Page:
This could also tie into status details.  What each character noted in the scene makes obvious what most appealed to each character.  The murderers rarely note the blood or any detail that might tell of the violence and brutality of their crime.  Instead, Perry says he "aimed the gun.  The room just exploded.  Went blue.  Just blazed up.  Jesus, I'll never understand why they didn't hear the noise twenty miles around" (244).  Instead of worrying about blood and mess, Perry worried about how loud they were and getting caught.  More status details are mentioned in reference to the men's families.  The way each is described and how they relate to their families proves another interesting piece of status detail.  Perry's disgust with his father and sister is contrasted with the admiration that Dick feels towards his parents.  Yet Perry is the one that gets sappy over the moonlight and cries about nothing in particular, then admits to robbing an old woman and not feeling bad about it! (192-93).  The relation of these attributes makes the story more intriguing and twisted.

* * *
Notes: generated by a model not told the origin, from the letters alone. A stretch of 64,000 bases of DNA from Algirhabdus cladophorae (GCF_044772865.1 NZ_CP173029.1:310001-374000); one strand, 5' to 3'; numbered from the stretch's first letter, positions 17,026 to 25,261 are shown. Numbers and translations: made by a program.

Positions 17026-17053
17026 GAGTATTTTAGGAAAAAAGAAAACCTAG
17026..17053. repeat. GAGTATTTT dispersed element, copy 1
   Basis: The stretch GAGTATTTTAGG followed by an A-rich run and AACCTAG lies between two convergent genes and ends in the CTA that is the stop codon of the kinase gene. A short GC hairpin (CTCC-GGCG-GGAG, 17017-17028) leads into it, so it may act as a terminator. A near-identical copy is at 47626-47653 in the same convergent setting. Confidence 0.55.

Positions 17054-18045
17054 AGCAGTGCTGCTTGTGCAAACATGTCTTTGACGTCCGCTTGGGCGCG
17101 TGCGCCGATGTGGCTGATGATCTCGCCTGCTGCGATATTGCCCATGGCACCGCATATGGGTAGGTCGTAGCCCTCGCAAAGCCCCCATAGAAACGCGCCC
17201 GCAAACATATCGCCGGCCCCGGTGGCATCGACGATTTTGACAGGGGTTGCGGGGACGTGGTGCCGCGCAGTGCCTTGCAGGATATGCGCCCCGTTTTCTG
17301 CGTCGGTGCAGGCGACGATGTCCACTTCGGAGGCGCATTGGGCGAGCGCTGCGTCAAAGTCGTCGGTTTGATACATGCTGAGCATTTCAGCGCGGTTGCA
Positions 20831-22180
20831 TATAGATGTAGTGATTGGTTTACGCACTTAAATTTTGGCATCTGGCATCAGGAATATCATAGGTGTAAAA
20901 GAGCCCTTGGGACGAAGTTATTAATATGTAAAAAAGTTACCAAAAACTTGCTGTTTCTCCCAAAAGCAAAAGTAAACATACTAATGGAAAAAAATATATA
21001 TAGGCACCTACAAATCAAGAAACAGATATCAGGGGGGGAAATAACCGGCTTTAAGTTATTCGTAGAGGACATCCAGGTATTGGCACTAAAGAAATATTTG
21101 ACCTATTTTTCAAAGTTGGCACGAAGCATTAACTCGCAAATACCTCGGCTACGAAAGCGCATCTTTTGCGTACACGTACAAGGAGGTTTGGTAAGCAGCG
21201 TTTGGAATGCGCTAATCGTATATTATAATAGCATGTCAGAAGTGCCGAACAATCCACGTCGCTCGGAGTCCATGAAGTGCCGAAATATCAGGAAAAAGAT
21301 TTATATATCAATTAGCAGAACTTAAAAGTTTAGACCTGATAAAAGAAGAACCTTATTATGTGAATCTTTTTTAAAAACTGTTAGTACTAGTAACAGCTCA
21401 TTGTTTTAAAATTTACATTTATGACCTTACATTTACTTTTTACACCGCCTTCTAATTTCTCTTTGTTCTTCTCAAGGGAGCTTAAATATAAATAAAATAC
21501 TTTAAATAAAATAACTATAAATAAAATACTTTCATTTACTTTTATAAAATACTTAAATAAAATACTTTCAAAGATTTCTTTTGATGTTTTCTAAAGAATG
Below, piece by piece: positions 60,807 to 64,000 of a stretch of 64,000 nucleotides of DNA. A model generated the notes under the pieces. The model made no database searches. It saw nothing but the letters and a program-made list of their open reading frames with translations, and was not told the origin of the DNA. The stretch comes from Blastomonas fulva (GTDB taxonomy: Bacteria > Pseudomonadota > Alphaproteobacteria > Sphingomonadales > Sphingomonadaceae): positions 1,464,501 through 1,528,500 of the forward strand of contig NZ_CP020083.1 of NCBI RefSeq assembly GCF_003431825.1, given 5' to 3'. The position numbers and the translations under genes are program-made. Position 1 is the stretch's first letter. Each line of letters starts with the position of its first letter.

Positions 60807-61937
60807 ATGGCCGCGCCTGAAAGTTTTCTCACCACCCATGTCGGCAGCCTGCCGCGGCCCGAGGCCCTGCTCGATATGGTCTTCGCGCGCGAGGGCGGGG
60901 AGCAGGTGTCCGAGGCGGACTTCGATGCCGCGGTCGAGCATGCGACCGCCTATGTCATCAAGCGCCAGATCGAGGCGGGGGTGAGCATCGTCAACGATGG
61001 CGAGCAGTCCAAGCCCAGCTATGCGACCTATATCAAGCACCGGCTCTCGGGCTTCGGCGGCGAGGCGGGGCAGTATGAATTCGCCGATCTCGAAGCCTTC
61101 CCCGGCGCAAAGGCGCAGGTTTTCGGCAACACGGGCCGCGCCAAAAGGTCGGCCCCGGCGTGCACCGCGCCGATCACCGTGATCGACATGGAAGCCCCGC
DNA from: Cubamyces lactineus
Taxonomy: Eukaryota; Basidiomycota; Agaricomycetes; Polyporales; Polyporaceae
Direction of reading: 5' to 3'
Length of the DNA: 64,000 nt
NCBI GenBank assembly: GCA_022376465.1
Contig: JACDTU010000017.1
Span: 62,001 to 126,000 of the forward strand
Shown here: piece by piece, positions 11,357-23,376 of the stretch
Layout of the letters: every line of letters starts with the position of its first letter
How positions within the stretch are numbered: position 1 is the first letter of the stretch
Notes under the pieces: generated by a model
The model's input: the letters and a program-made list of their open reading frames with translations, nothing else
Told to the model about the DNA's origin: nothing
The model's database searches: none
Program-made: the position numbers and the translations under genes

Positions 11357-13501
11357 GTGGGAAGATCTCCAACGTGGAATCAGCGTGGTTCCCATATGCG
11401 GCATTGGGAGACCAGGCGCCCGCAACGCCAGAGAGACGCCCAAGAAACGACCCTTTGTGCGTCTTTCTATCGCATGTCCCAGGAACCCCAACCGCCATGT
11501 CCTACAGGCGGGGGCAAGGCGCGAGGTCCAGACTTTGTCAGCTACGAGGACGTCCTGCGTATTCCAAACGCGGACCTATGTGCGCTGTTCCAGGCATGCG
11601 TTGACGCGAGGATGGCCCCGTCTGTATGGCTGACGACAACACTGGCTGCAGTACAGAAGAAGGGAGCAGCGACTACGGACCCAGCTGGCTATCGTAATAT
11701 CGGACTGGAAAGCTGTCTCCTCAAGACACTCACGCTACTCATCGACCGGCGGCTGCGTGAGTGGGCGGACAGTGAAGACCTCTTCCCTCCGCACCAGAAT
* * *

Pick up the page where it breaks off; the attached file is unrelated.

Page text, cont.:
The structure of the narrative is novelistic.  Capote has two different stories running on two planes; while he tells each one horizontally, in an almost chronological way, they run towards each other like train tracks, eventually intersecting.  In that sense, Capote had to make each travel vertically so that they could reach each other.  There were several points that caught my attention in the novel as reportage.  "Part flu.  But mostly sheer excitement," he later informed a journalist" (216).  "And Dick, awake in a cell on the floor below, was (he later recalled) equally eager to converse with Perry... (227).  I feel that with this wording, Capote is trying to add fact to his writing but that makes me question the validity of the rest of his statements.  I have written in the book at certain points, 'how does he know?' and 'how would he know this?'  Especially on page 200, Capote somehow diverts into some theorizing of his own, "Envy was constantly with him; the Enemy was anyone who was someone he wanted to be or who had anything he wanted to have."  How could Capote deduce this?